Firstly, my credentials - I adore Songs: Ohia.
Jason Molina, the man behind the name, has had the vicarious pleasure of wrecking my self-defence bravado, often leaving me shivering but warmed after a cathartic lights-out session.
Molina is one of those rare souls who takes himself wherever he is musically inclined to go regardless of trend, be it over- or underground. Schooled in the deep ways of US folk music, he, like Bill Callahan or Will Oldham, not only rifles his own past but that of his forebears too.
This is a new direction for Molina; a comment that can probably be said of most Songs: Ohia offerings. This time, he's a paid-up band member for 'The Magnolia Electric Co.' instead of sticking to augmented solo projects. The creative dynamics of a real working band are reflected with Molina's input taking more of a back seat at times. Four vocalists have been drafted in, two of which are former label mate Scout Niblett and Lawrence Peters from Wichita Shut-Ins who have been given songs all to themselves. Although feeling slightly resentful at the thought of an interloper taking over the centre mic, Peters' warm, good ol' boy delivery on 'The Old Black Hen' won me over with as much ease as a 1lb bar of Dairy Milk labelled 'I'm sorry!', and it's this track which has spent more time on repeat than the rest of the album put together.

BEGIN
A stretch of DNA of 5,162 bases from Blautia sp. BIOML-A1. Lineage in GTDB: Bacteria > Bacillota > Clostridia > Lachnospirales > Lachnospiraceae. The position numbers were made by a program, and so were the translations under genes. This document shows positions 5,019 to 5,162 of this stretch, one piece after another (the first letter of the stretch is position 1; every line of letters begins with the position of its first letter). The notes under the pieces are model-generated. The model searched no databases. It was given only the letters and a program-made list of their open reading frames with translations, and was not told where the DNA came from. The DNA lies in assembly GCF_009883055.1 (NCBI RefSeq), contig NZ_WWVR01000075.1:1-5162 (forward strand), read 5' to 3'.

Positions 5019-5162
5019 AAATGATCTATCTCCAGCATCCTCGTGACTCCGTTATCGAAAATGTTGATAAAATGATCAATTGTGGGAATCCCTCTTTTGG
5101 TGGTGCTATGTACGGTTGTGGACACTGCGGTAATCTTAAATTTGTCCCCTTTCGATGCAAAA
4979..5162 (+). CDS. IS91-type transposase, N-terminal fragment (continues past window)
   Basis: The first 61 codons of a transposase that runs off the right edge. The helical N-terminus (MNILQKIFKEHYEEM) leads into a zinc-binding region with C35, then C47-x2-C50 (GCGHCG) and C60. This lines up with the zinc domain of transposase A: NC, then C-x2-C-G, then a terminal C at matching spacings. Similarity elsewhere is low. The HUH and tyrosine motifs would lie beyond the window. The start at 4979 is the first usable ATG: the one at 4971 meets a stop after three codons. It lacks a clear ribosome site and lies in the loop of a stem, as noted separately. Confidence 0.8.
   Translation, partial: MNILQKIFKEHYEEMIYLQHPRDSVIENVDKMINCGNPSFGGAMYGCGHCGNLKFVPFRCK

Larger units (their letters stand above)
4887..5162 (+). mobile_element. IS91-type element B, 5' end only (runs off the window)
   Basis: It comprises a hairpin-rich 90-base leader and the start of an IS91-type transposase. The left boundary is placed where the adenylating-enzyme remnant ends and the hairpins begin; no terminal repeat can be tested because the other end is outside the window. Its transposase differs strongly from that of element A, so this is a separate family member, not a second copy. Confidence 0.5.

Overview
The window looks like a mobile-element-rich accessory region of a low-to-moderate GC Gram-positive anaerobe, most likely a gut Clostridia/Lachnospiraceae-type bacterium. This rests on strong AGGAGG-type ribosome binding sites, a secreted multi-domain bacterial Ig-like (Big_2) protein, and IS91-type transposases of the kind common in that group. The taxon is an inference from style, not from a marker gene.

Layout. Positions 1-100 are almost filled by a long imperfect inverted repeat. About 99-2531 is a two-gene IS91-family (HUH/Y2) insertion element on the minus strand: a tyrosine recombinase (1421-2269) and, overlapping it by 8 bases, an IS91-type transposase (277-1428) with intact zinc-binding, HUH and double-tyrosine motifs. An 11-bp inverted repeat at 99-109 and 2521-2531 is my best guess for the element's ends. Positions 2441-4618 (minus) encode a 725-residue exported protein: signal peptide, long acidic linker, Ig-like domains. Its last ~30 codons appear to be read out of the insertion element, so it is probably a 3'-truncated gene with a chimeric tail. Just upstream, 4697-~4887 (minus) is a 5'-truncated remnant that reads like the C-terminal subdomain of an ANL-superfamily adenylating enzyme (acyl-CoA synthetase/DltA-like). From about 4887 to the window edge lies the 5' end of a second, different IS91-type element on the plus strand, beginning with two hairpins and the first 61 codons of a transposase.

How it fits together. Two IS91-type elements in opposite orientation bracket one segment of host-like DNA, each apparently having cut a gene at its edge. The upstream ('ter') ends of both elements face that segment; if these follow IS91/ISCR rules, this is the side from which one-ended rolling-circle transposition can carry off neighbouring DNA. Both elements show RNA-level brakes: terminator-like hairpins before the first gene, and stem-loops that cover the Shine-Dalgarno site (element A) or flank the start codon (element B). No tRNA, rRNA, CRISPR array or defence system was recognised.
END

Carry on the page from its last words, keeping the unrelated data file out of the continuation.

Because of its unadulterated cleanliness, Ms Niblett's high pitched vocal on 'Peoria Lunch Box Blues' grates the senses a bit for the first few listens, but after the shock of the new has worn off, an ingenue beauty shines out as a cautious light onto an uncomfortable subject, providing another real high for this album.
A sensitive, self-revelatory writer, Molina's name is never to be found atop the Muscular Music team sheet but this new communal effort has forged several cuts that would suit the redneck club runaway scene in 'Thelma and Louise'. At gigs last year, 'John Henry Split My Heart' was heard in pared down fashion, but for the album version Lynyrd Skynyrd are alive and well and behind the wheel of this diesel-oozing trucker's standard.
Keeping with the text of a hard working community, the album closes with 'Hold On Magnolia', a lilting dance hall waltz where the sound of cowboy boots knocking ungracefully together can almost be heard above the end of the night slow dance.
Each of Molina's many former recordings differ in personality but still carry recognisable paternal features, such as feelings of detachment amidst friends and lovers and this one is no exception. Compared to his classics 'The Lioness' and 'Ghost Tropic', or even last year's movie soundtrack for the imagination 'Didn't It Rain', some may feel 'The Magnolia Electric Co.' falls short of vintage Molina, but I say accept it as it is, as the work of a profoundly talented writer. Appreciate his prolific output and treasure his accomplishments.
8Jane Oriel's Score